labels: procter & gamble india
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26 June 2000

In a market category that is growing at a snail's pace, is there place for another brand new brand?

Why launch another brand in a segment when you already have one, especially when you have worked very hard over the years at making the existing brand a success?

These are the questions that most practitioners of marketingTide1.jpg (5237 bytes) have been asking recently! The new brand in question is Tide, which Procter & Gamble (P&G) recently launched in India. And, it has been launched in the premium segment of the detergent powder category, where the company already has Ariel (P&G defines premium in the detergents category as being any product over Rs 70 per kg). Stranger still, Tide and Ariel are seemingly seen by the company as interchangeable and are normally not launched in the same market anywhere in the world. So in the US, Tide rules the roost but there is no Ariel. In Europe, Ariel is what the company offers; Tide has not been launched in any country out there. In Japan, there's only Ariel.

Moreover, by P&G's own estimates, the overall Indian urban detergents market has been growing at a dismal pace of just over one per cent per annum. But, points out Mr. ShaileshShailesh Jejurikar1.jpg (2615 bytes) Jejurikar, marketing director at P&G India, the premium detergents market has been growing at three-to-four per cent in value terms. "And compacts have been growing at around 13 per cent (in value terms); Ariel, in fact, has registered a 14 per cent growth over the last quarter." He adds that over the last quarter, the maximum growth in the detergents category has been from Surf Excel (a product from competitor Hindustan Lever's) and Ariel, both compacts.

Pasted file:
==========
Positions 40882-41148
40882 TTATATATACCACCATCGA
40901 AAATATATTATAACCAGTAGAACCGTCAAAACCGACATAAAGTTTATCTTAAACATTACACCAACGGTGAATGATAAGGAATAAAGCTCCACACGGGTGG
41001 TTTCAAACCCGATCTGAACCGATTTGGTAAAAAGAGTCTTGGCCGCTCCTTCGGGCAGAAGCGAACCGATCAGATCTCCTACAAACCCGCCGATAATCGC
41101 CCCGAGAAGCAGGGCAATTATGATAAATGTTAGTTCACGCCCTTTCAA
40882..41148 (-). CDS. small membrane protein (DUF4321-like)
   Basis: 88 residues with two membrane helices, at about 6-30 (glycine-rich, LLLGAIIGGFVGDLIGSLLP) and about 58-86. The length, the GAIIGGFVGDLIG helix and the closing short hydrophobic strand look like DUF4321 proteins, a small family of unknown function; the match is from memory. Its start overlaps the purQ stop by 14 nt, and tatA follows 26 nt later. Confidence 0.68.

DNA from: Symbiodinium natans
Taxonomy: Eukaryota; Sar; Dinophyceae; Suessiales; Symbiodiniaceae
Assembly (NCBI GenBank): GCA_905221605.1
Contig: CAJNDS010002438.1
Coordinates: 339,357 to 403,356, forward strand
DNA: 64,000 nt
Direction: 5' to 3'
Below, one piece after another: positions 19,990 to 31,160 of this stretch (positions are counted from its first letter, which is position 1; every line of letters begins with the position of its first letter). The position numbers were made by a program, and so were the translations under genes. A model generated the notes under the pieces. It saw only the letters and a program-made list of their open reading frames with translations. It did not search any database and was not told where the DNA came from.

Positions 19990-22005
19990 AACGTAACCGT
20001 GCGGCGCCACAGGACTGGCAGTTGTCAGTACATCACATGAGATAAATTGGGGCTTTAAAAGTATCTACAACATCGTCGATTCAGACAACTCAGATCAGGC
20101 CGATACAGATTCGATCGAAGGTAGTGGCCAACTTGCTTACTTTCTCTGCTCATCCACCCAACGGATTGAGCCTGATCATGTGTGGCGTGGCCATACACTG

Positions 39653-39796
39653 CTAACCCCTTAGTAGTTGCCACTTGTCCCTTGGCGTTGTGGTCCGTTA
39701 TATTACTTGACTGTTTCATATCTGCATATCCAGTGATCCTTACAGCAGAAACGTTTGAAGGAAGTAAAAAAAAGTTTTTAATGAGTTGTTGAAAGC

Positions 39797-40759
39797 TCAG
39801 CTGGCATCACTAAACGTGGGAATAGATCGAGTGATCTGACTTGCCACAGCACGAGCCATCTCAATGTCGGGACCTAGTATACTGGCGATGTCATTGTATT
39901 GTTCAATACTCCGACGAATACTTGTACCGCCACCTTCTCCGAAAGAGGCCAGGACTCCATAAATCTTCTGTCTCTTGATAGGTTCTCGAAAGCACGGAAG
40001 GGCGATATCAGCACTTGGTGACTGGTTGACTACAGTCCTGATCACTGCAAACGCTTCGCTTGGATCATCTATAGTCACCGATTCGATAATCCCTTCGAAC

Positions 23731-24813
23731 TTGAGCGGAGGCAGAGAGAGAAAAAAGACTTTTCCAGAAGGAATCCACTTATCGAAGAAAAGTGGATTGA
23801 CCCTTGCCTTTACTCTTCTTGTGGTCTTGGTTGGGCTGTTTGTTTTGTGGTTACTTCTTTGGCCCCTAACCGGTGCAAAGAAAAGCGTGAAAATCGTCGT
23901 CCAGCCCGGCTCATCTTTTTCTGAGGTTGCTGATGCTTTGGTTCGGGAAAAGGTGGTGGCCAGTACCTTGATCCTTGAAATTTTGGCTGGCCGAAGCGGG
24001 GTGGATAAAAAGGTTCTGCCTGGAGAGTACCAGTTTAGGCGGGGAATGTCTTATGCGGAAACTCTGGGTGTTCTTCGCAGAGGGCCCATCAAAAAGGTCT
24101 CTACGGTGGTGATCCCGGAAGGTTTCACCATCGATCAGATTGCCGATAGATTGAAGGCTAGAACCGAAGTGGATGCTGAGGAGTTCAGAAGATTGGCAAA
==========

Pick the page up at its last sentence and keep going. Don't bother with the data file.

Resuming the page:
A portfolio of brands
Mr. Jejurikar responds, "In some categories, it helps to have a portfolio of brands. While it may be true that in the US, P&G has only Tide, there are different variants to it. And there are other brands from the P&G stable -- Cheer, Bold, Gain. In Europe, there is an additional brand in Daz, besides Ariel. But in Saudi Arabia and Egypt, both brands exist side by side. In Saudi, Tide and Ariel have a 60:40 share of the two brands' total turnover. In Egypt, it's the reverse."

It all depends, he says, on one question: is there a consumer need? In India, the premium segment is growing. There is a specific consumer need for great quality of cleaning -- a dimensionalisation of whiteness. Tide has been launched to address that -- the quality of whiteness in cleaning.